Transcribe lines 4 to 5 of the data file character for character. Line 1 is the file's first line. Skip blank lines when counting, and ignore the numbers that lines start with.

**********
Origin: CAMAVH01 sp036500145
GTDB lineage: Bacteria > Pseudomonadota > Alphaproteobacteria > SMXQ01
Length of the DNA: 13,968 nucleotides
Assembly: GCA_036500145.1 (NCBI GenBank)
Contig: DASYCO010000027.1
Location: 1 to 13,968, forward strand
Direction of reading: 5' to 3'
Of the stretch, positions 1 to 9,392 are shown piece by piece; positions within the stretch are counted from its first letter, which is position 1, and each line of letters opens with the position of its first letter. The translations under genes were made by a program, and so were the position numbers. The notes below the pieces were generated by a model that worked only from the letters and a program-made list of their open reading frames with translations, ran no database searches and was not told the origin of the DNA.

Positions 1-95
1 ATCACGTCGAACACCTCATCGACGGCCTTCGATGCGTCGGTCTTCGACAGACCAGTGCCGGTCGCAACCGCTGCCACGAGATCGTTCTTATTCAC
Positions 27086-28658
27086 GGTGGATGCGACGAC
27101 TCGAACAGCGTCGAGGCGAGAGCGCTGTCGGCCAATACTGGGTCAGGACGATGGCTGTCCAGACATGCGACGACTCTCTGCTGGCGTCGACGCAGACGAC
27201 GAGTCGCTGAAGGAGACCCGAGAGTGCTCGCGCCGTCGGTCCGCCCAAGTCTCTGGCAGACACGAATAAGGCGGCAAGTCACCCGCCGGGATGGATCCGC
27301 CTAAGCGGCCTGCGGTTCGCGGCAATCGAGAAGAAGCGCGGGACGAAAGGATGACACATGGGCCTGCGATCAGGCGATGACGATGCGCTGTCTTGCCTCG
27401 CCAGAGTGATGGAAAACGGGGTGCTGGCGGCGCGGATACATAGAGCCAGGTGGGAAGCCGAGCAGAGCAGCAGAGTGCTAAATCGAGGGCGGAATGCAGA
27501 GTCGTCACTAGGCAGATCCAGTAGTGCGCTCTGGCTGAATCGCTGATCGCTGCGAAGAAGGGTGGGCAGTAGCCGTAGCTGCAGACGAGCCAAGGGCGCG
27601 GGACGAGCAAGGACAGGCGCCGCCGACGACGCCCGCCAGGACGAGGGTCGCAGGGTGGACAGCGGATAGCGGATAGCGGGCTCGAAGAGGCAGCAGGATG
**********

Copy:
Assembly: GCA_036500145.1 (NCBI GenBank)
Contig: DASYCO010000027.1